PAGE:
Thank you, Susan, for that introduction. Good morning, everyone. I hope you’ve had a good meeting so far today. I want to thank our Chief Counsel in the SBA’s Office of Advocacy, Winslow Sargeant. It’s great to have you on board, and thanks to everyone in your office for putting this together. I also want to recognize Raghav Lal, the Head of Global Small Business from VISA who you’ll hear from in just a few moments. VISA is stepping up as an important private sector partner to SBA. Thank you for all you’re doing, Raghav.
Supporting small, high-growth firms is crucial to new job growth and prosperity in the 21st century. Everyone already knows that small businesses create two out of every three new jobs… More than half of working Americans own or work for small businesses… And small businesses are driving innovation and competitiveness that will continue to strengthen our economy. What we’ve realized at the SBA is that we serve 2 kinds of small businesses. Yes, we serve Main Street small firms. But we also serve high-growth small firms. These are the firms that not only have customers in their local area, but across the country and around the world. Some folks are surprised when I tell them that the SBA has played a pivotal role in the early stages of many of these firms. Two examples:
In the recession of the mid-1970s, Frederick Smith needed financing to start a national distribution system for air cargo. He was able to get $5.8 million through the SBA's Small Business Investment Company program. Today, that company is known as FedEx.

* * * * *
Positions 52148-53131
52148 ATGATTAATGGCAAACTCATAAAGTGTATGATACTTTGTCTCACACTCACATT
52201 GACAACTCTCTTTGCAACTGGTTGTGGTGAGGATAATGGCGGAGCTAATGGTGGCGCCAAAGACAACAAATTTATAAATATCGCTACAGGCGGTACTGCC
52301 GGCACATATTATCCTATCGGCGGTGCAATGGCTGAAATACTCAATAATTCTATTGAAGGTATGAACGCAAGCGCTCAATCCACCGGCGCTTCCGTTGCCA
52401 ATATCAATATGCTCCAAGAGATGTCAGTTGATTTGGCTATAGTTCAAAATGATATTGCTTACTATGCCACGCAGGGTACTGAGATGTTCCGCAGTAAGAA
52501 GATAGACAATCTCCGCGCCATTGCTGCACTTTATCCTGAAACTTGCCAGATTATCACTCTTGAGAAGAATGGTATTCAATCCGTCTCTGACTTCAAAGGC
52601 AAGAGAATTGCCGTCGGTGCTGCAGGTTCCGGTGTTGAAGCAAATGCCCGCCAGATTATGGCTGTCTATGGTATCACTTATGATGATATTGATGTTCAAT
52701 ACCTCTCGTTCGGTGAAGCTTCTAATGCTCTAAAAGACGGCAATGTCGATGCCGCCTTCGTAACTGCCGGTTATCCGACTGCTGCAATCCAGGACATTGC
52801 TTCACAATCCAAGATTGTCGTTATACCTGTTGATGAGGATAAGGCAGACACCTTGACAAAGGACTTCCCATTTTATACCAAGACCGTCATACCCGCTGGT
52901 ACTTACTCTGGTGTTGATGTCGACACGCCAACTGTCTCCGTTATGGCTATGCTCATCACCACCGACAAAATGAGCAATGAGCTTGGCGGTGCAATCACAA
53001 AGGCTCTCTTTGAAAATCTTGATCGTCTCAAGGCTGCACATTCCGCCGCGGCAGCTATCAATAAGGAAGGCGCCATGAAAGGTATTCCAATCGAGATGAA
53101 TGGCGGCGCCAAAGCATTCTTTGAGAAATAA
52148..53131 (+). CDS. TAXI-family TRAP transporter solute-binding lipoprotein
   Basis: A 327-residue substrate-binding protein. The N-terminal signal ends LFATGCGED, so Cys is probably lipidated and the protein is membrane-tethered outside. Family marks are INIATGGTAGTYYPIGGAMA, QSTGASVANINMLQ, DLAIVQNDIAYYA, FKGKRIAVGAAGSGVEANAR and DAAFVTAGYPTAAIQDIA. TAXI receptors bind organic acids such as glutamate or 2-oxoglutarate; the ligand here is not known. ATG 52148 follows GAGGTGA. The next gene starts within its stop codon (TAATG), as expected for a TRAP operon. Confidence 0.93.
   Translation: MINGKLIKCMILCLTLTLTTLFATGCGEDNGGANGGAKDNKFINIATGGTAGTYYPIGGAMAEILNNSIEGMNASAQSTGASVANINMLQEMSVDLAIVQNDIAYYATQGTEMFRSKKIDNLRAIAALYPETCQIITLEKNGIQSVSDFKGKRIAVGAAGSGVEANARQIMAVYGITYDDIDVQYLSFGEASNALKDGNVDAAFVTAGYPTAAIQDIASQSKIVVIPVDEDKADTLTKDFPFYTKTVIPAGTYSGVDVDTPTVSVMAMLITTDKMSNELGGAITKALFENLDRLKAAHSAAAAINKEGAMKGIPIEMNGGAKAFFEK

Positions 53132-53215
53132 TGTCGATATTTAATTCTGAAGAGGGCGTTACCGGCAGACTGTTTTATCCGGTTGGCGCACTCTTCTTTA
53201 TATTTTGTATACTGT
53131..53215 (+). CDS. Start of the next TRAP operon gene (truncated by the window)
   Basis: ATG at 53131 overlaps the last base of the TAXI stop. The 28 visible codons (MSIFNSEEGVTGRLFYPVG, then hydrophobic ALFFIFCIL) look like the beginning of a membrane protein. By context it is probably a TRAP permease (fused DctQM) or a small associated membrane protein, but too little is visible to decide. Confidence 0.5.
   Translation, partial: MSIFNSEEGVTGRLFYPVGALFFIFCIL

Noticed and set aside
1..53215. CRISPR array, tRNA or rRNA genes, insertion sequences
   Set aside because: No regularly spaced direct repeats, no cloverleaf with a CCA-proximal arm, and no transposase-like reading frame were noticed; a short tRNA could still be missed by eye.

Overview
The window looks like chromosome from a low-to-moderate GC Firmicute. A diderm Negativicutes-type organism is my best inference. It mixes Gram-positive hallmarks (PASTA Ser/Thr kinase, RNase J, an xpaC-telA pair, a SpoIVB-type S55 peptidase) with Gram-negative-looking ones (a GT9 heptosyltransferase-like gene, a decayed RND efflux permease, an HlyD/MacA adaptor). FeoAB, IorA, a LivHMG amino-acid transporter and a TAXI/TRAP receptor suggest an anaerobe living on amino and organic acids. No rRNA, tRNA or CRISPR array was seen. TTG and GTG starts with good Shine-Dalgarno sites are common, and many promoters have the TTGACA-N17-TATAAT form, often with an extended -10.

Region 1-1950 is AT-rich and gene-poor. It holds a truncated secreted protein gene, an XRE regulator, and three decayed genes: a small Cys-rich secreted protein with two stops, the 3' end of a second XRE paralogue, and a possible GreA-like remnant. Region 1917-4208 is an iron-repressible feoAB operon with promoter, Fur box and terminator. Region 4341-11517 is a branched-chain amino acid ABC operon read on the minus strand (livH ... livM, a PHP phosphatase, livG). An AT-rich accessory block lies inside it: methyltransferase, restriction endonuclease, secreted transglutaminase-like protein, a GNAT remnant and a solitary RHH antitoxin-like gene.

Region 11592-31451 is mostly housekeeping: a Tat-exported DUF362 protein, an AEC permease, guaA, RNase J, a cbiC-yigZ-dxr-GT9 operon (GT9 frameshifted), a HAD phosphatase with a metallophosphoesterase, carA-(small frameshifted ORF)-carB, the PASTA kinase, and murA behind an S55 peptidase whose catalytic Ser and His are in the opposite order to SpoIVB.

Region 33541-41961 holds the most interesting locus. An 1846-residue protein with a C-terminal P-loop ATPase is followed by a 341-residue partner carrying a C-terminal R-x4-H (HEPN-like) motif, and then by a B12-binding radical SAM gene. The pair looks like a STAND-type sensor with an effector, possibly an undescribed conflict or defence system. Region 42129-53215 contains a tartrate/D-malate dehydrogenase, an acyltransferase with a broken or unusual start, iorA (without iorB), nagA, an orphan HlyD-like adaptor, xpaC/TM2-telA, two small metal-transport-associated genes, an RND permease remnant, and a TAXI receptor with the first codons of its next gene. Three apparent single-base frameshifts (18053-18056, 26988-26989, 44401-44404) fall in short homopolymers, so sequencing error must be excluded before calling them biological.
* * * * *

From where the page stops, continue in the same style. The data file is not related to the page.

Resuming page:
Similarly, in the recession of 1969-70, an SBA Small Business Investment Company invested about $300,000 in a semiconductor chip manufacturer in California. At the time, it had 218 employees and about $500,000 in revenues. Today, it’s Intel, and it has about 86,000 employees with revenues of nearly $40 billion.
Overall, a study by the Kauffman Foundation shows that more than half of Fortune 500 companies were born in tough times. Today, our challenge is to make sure we’re planting the seeds for even more success stories. The question is, “How do we do it?”
We’ve been working on how to answer that question a lot this year at SBA. Some of you here today have probably been involved in the discussions we’ve had with Brookings and others.
We’ve developed five recommendations for fostering more innovation and job growth through high-growth firms. I’ll share two right now, and I’d encourage you to find the others online at sba.gov.